Wiltshire and the various other Savant Syndrome individuals often are amazing, I agree. But most of them actually put very little effort into their amazing feats; it is, apparently, just the way their brain works. Seeing prime numbers, for instance, as being like shiny rocks on the beach of all the other numbers. Literally. That's all there is to it, for the guys Oliver Sacks wrote about who could do it, at least according to them. It took them longer to spot bigger primes, but only in the same way that it takes a child longer to find one particular rock on a bigger beach.

I can be amazed that someone can do such a thing, while not giving them any particular "credit" for it, in the same way that I can find it amazing that a falcon can spot its prey from thousands of feet up, without thinking that it ought to be awarded a medal.

The "credit where credit is due" approach is exactly the kind of confusion of concepts that I'm talking about. Autistic savants are fundamentally different from the normal, old-fashioned meaning of the word "savant". If you start thinking they're the same, you start getting strange and broken ideas.

If we, correctly, give autistic savants a pass on their inability to function in normal everyday life (rather than calling them a bunch of bums who should learn to tie their goddamn shoes and get a job, already), we should conversely not behave as if they're Laurence Olivier just because they can remember the Tokyo phone directory. I'm glad they can do it, because autistic people with Savant Syndrome are the ones who attract research funding and "raise awareness" and, with any luck, will help to reduce the everyday awfulness of being autistic for the numerous others who lack a party trick.

And, personally, the savants generally don't end up mouldering in some horrible institution. Good for them.

But being an autistic savant seems to be as much of a personal achievement as is being very tall.

Quite apart from the ghost of "idiot savant", if "savant" comes to mean the same as "autistic savant", then someone reading that Isaac Newton, J.S. Bach and Albert Einstein were savants is likely to get entirely the wrong idea.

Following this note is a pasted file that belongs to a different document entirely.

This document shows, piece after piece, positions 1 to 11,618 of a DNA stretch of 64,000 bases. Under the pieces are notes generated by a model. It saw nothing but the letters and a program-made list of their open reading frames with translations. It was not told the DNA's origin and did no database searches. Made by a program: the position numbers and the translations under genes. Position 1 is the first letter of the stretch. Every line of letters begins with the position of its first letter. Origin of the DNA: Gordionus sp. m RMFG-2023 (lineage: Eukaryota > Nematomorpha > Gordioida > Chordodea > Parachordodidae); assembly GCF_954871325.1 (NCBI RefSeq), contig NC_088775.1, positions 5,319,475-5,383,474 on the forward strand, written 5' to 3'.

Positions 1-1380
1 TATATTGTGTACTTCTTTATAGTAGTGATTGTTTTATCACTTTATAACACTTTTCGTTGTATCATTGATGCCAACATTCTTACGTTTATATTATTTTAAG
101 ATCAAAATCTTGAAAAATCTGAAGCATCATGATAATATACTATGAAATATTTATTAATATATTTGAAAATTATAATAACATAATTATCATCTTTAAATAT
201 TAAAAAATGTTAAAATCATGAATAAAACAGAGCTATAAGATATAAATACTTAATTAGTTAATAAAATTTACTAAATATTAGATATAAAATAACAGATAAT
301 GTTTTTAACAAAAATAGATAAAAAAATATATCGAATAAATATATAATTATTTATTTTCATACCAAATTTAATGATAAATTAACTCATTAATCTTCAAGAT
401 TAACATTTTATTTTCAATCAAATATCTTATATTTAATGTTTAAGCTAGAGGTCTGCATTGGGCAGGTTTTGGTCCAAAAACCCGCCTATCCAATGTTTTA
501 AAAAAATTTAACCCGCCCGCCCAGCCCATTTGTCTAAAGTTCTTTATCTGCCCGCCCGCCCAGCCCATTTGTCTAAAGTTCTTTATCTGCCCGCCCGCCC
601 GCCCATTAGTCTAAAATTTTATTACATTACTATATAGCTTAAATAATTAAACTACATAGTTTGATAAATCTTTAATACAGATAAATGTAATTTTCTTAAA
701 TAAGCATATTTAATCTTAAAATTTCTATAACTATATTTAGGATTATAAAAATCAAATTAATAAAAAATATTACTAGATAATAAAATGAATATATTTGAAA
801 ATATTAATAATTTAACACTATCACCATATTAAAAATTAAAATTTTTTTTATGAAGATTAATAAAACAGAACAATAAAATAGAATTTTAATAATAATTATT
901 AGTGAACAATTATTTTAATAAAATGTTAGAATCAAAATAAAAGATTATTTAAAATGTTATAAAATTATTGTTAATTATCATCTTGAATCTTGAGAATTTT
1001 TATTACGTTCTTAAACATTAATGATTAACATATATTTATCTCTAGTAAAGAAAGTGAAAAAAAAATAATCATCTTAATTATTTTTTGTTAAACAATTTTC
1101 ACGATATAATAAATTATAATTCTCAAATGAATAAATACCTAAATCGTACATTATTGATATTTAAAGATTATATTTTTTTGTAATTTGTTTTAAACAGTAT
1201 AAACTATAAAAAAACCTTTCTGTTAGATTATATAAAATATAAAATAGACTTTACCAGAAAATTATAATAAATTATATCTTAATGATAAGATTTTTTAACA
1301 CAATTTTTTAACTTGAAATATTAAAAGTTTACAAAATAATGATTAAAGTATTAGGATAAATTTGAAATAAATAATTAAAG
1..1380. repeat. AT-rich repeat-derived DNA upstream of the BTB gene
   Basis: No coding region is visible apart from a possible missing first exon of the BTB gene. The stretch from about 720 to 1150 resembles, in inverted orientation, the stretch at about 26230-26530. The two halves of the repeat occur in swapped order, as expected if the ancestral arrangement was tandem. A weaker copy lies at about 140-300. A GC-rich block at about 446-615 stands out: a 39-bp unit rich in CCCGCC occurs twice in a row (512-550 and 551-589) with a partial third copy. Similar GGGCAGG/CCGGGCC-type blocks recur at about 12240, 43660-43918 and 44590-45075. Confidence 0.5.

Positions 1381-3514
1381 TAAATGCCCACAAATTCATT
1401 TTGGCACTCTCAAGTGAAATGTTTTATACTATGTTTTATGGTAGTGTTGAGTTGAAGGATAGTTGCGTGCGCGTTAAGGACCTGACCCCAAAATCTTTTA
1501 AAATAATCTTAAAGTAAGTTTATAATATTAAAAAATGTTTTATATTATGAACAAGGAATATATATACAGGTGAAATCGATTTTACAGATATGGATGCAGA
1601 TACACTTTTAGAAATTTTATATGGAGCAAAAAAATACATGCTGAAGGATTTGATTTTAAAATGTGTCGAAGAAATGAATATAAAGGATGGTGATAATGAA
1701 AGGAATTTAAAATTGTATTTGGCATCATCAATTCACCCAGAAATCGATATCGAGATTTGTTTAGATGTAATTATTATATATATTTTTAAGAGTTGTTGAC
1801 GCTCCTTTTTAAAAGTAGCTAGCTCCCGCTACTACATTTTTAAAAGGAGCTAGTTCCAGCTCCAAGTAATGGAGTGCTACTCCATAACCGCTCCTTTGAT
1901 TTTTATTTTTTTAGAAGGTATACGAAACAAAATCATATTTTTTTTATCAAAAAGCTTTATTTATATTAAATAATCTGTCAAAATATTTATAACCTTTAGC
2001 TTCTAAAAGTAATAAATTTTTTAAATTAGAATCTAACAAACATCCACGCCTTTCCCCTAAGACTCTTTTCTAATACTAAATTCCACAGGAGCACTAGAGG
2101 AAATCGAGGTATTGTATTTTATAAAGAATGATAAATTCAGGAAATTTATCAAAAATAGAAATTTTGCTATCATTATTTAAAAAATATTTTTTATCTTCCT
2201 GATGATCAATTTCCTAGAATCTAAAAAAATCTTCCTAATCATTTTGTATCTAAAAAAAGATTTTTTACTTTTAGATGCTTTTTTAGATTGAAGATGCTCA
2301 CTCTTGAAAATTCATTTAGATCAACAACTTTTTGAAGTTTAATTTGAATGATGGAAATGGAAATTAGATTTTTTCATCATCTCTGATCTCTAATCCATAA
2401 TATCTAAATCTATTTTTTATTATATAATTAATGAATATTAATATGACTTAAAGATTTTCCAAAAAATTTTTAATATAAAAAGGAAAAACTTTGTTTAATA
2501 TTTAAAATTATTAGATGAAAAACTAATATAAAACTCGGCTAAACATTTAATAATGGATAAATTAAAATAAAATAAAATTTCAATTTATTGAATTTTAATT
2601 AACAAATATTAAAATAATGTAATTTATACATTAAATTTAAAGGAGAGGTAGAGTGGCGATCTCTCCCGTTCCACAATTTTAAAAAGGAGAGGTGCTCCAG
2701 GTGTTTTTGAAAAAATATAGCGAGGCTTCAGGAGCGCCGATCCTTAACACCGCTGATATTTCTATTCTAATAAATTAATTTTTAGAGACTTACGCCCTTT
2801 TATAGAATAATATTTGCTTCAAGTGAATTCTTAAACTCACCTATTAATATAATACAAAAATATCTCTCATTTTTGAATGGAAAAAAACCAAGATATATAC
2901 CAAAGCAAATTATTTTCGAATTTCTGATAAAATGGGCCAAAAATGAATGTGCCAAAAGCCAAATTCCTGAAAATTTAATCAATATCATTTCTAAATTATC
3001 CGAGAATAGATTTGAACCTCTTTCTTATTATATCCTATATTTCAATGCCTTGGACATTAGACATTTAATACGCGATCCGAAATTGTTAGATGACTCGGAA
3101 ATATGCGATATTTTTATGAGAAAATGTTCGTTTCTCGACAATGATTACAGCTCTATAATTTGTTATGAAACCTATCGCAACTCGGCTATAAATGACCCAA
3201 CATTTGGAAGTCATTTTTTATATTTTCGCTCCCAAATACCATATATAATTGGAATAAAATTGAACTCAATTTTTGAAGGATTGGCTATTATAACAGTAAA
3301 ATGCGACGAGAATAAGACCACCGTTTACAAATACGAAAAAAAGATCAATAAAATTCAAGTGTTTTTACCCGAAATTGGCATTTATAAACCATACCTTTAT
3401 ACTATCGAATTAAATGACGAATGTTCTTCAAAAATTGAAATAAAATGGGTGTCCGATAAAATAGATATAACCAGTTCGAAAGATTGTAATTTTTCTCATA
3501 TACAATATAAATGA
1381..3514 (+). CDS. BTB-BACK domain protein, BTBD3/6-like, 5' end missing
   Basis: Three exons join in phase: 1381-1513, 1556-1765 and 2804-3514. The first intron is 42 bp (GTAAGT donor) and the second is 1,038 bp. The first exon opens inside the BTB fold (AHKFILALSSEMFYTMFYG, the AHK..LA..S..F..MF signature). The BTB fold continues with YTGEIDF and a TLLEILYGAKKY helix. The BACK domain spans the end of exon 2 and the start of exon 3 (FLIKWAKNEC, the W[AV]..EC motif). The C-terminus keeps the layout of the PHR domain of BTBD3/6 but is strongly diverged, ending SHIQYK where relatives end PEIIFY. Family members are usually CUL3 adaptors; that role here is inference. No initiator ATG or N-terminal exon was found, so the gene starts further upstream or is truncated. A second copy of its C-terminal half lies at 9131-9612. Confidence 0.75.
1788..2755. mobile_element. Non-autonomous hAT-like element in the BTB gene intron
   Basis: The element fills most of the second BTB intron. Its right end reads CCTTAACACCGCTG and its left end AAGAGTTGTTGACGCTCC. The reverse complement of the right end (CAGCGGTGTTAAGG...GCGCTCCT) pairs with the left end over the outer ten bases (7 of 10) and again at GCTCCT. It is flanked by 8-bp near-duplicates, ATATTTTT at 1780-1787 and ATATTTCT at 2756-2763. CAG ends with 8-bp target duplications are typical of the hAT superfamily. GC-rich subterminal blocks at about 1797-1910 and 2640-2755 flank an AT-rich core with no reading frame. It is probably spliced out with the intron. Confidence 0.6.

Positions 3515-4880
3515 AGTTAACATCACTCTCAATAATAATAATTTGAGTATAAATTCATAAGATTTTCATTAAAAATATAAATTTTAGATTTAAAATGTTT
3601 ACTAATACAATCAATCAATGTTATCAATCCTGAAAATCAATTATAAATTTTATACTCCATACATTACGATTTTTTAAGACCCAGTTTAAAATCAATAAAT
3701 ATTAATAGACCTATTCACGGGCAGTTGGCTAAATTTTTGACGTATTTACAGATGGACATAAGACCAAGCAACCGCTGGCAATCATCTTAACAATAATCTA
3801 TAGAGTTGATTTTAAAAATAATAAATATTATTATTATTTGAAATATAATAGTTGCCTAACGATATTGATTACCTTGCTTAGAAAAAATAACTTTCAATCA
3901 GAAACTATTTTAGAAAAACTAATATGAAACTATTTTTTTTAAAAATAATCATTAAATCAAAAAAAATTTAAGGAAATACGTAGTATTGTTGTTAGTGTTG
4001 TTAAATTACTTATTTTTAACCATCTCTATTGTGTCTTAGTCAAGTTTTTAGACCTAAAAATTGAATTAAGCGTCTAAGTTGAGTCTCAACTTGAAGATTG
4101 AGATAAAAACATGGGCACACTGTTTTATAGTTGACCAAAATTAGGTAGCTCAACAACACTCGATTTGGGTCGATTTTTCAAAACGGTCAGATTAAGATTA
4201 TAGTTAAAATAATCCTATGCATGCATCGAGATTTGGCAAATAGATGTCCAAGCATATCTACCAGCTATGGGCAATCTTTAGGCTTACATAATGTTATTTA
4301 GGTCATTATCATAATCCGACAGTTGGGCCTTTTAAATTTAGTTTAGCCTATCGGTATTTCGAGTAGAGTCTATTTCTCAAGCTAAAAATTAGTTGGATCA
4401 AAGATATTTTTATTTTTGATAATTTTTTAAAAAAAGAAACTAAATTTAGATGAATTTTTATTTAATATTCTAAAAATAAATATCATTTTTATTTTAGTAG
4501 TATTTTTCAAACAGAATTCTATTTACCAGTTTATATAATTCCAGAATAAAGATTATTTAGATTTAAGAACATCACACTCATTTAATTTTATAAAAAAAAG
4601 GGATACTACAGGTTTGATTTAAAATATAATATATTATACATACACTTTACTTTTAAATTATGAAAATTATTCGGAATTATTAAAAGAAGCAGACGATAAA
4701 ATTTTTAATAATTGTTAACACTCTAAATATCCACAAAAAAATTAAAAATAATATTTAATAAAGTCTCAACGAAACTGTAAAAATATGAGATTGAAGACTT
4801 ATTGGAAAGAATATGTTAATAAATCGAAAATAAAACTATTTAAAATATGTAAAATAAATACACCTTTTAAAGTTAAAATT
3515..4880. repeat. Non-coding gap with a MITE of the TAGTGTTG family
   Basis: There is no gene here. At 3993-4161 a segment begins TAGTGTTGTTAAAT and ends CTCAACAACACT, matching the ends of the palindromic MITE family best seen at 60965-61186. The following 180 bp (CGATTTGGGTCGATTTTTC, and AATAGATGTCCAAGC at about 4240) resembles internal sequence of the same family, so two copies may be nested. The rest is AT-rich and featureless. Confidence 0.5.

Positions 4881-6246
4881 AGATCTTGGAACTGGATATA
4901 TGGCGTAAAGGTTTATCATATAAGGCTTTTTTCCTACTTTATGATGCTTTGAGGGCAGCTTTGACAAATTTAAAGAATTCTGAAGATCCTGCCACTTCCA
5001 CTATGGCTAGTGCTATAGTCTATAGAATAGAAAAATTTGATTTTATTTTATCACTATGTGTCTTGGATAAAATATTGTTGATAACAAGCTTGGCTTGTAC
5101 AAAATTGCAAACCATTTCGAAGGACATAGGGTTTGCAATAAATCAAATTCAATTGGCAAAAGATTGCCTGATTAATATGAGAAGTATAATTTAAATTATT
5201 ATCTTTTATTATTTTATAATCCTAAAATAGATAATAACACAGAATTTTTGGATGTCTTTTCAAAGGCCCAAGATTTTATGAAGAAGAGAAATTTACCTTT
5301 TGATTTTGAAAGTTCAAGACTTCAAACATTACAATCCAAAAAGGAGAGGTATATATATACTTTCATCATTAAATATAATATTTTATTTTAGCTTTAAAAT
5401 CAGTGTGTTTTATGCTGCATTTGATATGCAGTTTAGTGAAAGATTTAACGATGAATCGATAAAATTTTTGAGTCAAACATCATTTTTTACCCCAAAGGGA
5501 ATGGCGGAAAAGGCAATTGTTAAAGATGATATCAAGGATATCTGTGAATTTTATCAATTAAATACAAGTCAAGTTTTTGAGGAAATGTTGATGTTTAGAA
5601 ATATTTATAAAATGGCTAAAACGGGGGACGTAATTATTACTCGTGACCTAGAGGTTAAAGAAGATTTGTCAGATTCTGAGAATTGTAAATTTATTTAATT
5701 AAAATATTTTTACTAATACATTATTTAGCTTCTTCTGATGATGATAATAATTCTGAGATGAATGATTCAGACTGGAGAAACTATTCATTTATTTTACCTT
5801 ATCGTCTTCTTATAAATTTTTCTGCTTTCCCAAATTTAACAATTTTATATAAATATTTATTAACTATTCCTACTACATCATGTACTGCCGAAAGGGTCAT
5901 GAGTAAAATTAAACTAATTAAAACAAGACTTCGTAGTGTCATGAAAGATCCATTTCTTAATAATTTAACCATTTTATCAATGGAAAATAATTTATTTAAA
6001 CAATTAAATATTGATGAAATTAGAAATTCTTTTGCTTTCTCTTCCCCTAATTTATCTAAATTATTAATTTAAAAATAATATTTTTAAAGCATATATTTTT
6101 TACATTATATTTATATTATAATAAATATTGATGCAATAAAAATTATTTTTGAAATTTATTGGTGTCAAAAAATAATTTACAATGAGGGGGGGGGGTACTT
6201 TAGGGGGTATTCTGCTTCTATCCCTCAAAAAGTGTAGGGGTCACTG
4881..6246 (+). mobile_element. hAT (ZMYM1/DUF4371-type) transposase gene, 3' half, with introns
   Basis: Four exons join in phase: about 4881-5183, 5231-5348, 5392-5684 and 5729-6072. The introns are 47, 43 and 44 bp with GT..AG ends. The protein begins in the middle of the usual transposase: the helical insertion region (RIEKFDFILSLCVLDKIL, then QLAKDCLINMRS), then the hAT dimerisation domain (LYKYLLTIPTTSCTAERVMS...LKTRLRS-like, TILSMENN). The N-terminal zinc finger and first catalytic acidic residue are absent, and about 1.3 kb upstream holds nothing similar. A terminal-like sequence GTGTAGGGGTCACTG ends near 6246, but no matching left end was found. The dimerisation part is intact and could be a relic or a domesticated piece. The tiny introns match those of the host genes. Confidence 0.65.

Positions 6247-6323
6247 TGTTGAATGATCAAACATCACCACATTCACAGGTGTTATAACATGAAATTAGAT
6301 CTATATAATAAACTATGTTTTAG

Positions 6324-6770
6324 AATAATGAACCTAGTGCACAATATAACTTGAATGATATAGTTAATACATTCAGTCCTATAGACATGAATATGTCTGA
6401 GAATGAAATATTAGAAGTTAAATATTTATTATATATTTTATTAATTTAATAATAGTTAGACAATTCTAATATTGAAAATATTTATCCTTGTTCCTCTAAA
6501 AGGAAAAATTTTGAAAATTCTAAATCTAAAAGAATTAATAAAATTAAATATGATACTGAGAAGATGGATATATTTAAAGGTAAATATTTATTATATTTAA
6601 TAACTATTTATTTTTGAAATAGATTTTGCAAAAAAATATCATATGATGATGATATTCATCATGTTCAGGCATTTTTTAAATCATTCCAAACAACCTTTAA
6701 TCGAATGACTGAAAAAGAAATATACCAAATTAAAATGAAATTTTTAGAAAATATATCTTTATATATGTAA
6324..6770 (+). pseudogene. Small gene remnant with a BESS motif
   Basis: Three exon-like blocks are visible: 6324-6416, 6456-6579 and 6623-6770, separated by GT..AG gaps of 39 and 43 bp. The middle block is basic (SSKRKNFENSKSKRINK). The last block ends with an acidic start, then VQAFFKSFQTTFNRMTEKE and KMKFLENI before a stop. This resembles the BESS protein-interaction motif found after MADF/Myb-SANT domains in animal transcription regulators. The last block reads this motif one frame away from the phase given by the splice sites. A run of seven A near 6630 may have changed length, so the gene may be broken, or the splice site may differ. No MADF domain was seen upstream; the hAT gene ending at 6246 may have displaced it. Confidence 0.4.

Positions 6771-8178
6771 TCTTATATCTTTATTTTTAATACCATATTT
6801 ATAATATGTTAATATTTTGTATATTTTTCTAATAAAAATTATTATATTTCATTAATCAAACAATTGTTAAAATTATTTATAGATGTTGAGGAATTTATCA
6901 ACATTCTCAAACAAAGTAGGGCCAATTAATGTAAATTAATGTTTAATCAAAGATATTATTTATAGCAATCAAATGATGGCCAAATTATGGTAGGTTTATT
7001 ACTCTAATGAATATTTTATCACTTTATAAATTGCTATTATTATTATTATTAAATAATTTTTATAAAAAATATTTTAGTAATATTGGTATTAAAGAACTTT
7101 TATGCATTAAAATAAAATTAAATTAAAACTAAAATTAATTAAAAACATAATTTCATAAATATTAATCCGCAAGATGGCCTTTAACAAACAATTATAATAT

posted by dansdata at 11:02 AM on November 24, 2006

But, dansdata, as I said above, in Wiltshire's case, it's as much of a personal achievement as is being very tall and very good at basketball - he's not just seeing and reproducing using his autistic 'gift' like someone memorising a telephone directory; he's developed a style, makes aesthetic choices, choices of subject matter, &c.
posted by jack_mo at 11:27 AM on November 24, 2006

The Tokyo drawing documentary on youtube was, although less well made, even more amazing. There, he had a 30 minute ride on the helicopter, then some distractions like driving through the town, and subsequently he worked for seven days to draw an almost 360 degree panorama of the city.

Delmoi, with all respect, that is orders of magnitude different from just counting a few windows or floors here and there, or learning how to memorize and draw a single building for a TV show. The organization of this man's brain is just vastly different from most others and I dare say, for those of us who are over 18 years old this is totally unattainable whatever we ever do.
posted by Laotic at 11:34 AM on November 24, 2006

The entire question of whether to call people like this "savants"or "autistic savants" is complicated by the fact that there are savants, in this definition, who do not have an autism spectrum disorder. Savantism is far more common in people with autism than in people without autism, but it's not completely tied to autism.

I worked with someone who was a mathematical savant. He had been through batteries of tests over a period of 30 years (since he was six), and his doctors were certain that he was free of any autism spectrum disorder.
posted by watsondog at 11:42 PM on November 24, 2006

« Older No one cries when you cut up a banjo   |   When Improv Comedians Attack! Newer »

This thread has been archived and is closed to new comments